Formula One racing in Austin is back on for November, but state funding of the event remains in doubt. At issue is a letter Comptroller Susan Combs sent to event organizers stating that money from the Major Events Trust Fund could be used to help fund the race for the entire term of its contract, to the tune of $25 million per year. Combs has since backed off that position, which has left the funding in limbo. But the letter is also generating controversy: Should Combs have promised the money at all? Land Commissioner Jerry Patterson has asked Attorney General Greg Abbott to investigate the legality of Combs’ wording in her 2010 letter.

Texas’ abortion sonogram law went into effect Tuesday after being blocked by a U.S. District Court for months. The law was challenged by the Center for Reproductive Rights on behalf of abortion providers, and an injunction prevented enforcement, which was originally set for October. But after last week's ruling by the 5th U.S. Circuit Court of Appeals, federal Judge Sam Sparks, despite his belief that the law is unconstitutional, was forced to allow the law to take effect. The center is now asking that the full circuit court review the three-judge panel’s assessment.

In response to pressure from homeowners groups, the Legislature last year passed a bill that requires homeowners associations to be more transparent, more formal in their foreclosure proceedings and less stringent in their restrictions on homeowners. Transparency requirements include holding open meetings, posting notices of meetings and establishing record-retention policies. HOAs will also be required to pursue foreclosures through the judicial process, after they’ve offered delinquent homeowners payment plans. And all those rules about what you can have on display? Homeowners can display flags and religious displays that had been banned, with some limits on size.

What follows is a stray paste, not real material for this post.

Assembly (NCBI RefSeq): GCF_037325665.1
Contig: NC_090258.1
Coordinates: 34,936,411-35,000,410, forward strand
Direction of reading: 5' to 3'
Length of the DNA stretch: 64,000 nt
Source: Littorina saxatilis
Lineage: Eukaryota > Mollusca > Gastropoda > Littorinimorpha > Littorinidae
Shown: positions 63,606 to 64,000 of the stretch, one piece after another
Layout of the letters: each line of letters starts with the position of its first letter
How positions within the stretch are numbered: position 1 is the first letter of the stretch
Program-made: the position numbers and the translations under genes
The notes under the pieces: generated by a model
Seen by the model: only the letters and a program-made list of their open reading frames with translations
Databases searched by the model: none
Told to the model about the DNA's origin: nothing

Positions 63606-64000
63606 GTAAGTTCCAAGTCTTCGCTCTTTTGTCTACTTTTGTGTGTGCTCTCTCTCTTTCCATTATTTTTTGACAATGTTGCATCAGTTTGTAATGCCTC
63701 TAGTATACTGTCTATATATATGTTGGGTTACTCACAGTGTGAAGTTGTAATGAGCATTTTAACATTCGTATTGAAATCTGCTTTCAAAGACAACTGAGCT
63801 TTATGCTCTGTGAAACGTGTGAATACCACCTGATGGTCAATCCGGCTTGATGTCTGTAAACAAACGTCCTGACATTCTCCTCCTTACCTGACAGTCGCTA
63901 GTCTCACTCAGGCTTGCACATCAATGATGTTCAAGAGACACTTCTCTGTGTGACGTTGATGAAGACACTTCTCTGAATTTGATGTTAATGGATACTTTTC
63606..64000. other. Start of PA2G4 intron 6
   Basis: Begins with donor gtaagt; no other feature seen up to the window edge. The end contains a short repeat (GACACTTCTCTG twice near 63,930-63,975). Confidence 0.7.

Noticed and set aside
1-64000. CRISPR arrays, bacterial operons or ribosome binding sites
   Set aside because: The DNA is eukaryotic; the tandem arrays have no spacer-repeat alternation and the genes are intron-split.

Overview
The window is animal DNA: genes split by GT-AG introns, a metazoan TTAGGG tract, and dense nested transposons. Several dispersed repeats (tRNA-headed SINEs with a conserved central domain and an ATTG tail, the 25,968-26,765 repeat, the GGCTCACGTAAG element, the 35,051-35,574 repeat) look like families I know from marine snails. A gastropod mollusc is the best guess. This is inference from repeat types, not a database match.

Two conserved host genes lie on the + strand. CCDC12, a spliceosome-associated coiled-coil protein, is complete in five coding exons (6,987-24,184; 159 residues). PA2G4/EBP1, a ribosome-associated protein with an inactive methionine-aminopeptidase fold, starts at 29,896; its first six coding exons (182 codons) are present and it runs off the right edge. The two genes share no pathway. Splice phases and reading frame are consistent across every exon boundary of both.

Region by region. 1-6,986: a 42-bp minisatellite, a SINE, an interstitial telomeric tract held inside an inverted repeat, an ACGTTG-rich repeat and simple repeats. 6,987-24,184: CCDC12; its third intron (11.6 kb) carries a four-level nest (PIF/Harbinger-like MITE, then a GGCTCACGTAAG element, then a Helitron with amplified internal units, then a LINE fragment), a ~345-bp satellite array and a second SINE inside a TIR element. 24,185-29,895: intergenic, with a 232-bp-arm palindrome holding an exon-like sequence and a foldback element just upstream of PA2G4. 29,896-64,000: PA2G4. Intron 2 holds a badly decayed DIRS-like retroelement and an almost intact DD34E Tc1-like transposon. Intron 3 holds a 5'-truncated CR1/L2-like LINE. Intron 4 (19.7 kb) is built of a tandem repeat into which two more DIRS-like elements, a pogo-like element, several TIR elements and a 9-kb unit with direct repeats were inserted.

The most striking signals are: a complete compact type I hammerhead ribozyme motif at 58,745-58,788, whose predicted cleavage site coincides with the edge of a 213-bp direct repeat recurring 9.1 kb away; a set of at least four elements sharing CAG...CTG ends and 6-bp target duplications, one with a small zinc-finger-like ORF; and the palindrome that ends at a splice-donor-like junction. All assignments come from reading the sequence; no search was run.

Political People and their Moves

Rob Johnson and Margaret Lauderback, most recently employed by Rick Perry's presidential campaign, are going to work for a super PAC supporting David Dewhurst's bid for U.S. Senate. The sign over the door says "Texas Conservative's Fund." 

Tracy Young will join the Texas Charter Schools Assocation as its vice president of public and government affairs. Young has served as director of communications for House Speaker Joe Straus since 2009. Straus hasn't named a replacement.

The Austin ISD's Christy Rome will head the Texas School Coalition, a group of school districts that send locally raised taxes to the state under the current school finance system. She is currently AISD's director of intergovernmental relations. 

Gov. Rick Perry appointed Bill Elliott of Ravenna to the North Texas Tollway Authority's board of directors. Elliott is an attorney.

Perry reappointed John Steen Jr. to the Public Safety Commission, which oversees the state police. Steen is a San Antonio attorney.

Liz Geise is the new administrator of the Governor's Mansion. She's worked in various place in and around state government, most recently as project manager for the Governor's Mansion Restoration Fund.

Anita Bradberry will retire in August from the Texas Association of Home Care and Hospice, where she's the executive director. She's been at the association since 1989.

Paul Sadler is now a consultant to The Wind Coalition instead of its executive director, a move that follows his decision to run for the Democratic nomination for an open Texas seat in the U.S. Senate.